“Rising Above the Storms of Life”
Storms have certainly been in the news a lot lately. There have been many losses as a result of the storms. Some have lost their lives. Many have lost their property. Probably many have lost items they treasured. From many reports, it will take years to rebuild and recover.
You have probably noticed that I have used the word “loss” and “losses” several times. Dr. Norm Wright, who has experienced several losses in his life wrote the following in his book, “Recovering from Losses in Life.” Like a silent conspiracy, we seem to have an unspoken agreement with others not to talk about our losses.
Yet with each and every loss comes the potential for change, growth, new insights, understanding and refinement – all positive descriptions and words of hope. But they are often in the future, and we fail to see that far ahead when we are in the midst of our grief. What great insight Dr. Wright shows in those words.
Insight he has personally learned from his own life experiences. (That is one of the reasons I wrote my last book, “Learning to Live”.)
In Romans 8: 28, the Apostle Paul wrote: “We know that all things work together for the good of those who love God: those who are called according to His purpose.” Paul did not say all things are good. Rather he is emphasizing that in all things God works to accomplish what is good for His people.
Going further in that same chapter, Paul reminds us in Romans 8: 31-32, “What then are we to say about these things? If God is for us, who is against us? He did not even spare His own son, but offered Him up for us all; how will He not also with Him grant us everything? There are several truths here I don’t want us to miss –
1. God is for us.
2. God did not spare His own sinless Son.
3. God allowed His Son to be put to death to atone for our sins.
4. He raised His Son from the grave to sit at His right hand to intercede for us.
5. In Romans 8: 38-39, he assures us – “For I am persuaded that neither death nor life, nor angels nor rulers, nor things present, nor thigs to come, nor powers, nor height, nor depth, nor any other created thing will have power to separate us form the love of God that is in Christ Jesus our Lord.”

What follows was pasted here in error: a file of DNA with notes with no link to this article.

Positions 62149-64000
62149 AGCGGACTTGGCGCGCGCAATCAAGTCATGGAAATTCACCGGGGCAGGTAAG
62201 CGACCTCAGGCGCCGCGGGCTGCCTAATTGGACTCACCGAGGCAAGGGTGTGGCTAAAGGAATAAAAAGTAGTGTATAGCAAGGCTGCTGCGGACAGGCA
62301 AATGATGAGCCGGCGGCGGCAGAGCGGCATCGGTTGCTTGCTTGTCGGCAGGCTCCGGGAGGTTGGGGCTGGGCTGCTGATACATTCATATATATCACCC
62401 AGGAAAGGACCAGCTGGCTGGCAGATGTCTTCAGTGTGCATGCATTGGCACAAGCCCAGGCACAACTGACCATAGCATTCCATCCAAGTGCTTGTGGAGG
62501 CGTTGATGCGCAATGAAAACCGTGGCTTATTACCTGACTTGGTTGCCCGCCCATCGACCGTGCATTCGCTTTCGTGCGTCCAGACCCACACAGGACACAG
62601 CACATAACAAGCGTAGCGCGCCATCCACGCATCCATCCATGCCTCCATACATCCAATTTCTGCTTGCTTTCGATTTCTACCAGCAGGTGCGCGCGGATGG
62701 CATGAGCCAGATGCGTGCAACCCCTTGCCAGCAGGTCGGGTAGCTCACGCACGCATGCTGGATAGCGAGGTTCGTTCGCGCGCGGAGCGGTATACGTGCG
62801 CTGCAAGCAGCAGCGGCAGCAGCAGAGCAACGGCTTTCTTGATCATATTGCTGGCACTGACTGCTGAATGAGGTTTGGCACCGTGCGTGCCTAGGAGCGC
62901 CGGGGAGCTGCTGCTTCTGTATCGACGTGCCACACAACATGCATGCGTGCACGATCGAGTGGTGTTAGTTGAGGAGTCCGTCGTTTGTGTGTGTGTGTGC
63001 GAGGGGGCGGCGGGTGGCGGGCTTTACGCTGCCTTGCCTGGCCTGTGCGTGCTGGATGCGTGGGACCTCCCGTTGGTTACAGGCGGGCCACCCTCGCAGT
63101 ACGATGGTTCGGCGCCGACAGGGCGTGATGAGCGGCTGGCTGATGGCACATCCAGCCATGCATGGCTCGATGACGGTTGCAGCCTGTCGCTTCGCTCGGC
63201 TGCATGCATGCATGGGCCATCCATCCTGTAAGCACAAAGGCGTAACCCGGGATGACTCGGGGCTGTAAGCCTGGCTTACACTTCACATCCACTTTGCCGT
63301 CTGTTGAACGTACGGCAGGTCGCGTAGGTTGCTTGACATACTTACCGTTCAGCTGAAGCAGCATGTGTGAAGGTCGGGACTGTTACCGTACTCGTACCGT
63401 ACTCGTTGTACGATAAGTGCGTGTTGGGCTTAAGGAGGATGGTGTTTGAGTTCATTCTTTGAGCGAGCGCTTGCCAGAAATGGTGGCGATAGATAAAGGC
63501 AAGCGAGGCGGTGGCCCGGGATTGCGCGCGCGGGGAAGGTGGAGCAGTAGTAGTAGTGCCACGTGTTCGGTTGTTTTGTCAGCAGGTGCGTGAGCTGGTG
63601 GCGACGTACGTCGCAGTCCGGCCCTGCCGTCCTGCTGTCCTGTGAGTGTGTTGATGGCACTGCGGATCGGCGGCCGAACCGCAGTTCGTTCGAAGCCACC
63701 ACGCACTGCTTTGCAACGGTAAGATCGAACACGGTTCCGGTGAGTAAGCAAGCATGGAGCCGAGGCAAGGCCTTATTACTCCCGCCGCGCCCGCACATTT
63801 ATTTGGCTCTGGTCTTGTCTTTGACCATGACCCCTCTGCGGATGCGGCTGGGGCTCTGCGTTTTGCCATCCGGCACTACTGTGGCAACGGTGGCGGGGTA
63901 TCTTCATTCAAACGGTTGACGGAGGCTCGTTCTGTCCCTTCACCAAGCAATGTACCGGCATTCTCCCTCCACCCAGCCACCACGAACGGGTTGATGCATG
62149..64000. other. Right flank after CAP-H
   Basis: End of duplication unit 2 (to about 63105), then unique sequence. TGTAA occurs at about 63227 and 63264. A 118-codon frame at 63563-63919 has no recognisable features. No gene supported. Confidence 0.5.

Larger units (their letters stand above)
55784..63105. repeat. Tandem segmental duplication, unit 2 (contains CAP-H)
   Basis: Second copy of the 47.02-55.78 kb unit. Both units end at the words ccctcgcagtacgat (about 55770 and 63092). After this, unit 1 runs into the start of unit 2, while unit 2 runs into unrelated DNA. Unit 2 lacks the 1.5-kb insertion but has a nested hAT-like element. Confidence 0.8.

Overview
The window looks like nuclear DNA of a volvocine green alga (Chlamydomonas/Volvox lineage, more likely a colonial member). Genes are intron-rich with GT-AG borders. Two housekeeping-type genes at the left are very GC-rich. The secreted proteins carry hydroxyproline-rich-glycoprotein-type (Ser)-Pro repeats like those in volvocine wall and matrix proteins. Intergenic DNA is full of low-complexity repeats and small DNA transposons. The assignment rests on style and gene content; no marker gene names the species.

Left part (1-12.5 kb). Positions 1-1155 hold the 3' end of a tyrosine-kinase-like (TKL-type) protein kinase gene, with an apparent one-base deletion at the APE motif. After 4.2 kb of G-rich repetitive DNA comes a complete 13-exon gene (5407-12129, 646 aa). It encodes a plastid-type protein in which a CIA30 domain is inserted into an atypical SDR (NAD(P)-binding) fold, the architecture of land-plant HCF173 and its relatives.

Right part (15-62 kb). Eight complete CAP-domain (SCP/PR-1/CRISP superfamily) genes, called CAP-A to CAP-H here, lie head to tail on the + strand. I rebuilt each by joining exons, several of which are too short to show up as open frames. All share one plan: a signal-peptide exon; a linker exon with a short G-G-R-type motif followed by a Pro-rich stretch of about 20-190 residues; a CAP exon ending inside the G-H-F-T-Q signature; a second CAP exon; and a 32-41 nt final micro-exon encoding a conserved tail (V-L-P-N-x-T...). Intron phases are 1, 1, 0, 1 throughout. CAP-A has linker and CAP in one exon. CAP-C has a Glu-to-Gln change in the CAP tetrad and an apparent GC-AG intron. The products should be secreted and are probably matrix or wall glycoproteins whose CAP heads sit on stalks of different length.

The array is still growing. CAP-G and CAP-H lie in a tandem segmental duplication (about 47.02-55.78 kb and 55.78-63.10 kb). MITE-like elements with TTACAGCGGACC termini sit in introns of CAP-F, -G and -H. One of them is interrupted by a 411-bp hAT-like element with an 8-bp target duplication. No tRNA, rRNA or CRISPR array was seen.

I don’t want to minimize your loss or the pain that comes with it. None of us enjoys losing. It hurts. We much prefer winning. Frequently, we are hit especially hard because we are not prepared for losing – just winning. On top of that, the devil wants us to believe that the loss is our own fault. An example of this is found in John 9: 1-3.
Jesus and His disciples were going somewhere and they saw a man who was blind from birth. The disciples asked, “Rabbi, who sinned, this man or his parents, that he would be born blind?” Jesus answered, “It was neither this man that sinned or his parents; but it was so that the works of God might be displayed in him.” Truth: Sometimes God allows something to take place in our lives, that may seem unfair. It is an opportunity for Him to display His love and goodness as a witness to others.
The degree of intensity we feel in a loss is closely connected to the replaceability of that which we lost. Some items can be replaced so the intensity, while painful, may not be at the level it would be if it was the loss of a loved one, a home, a pet, etc. Over the years I have personally felt the experience of losing a loved one and a significant investment. I felt pain over both, but I can assure you the intensity I felt over the loss of a loved one was far greater than that of the investment.
God in His goodness gave me another wonderful love that I am so grateful for. We have had an amazing journey for which I praise Him. She never asked me to forget my first life partner, nor could I, but to talk about Barbara. Joyce felt safe in encouraging that because she knew God had given me a deep love for her. How I praise Him for helping me to face my losses and go forward serving Him.
I want to close this meditation by suggesting that when we face our losses honestly, several things can happen.
• Our faith can be strengthened.
• We can grow and become more mature.
• We can be helpful to others. 2 Cor. 1:3-4
In Romans 5: 3-4 (AMP) we read: “Moreover (let us also be full of joy now) let us exalt and triumph in our troubles and rejoice in our sufferings, knowing that pressure and affliction and hardship produce patient and unswerving endurance. And endurance (fortitude) develops maturity of character (approved faith and integrity). And character (of this sort) produces (the
habit of) joyful and confident hope of eternal salvation.”
The Apostle Paul went through many things that were painful, but he summed them all up by saying, “The things that happened to me have resulted in the furtherance of the gospel.” Phil. 1: 2
I pray that we will learn to let our LORD use our losses to mature us and to advance the gospel far and near.
For His glory,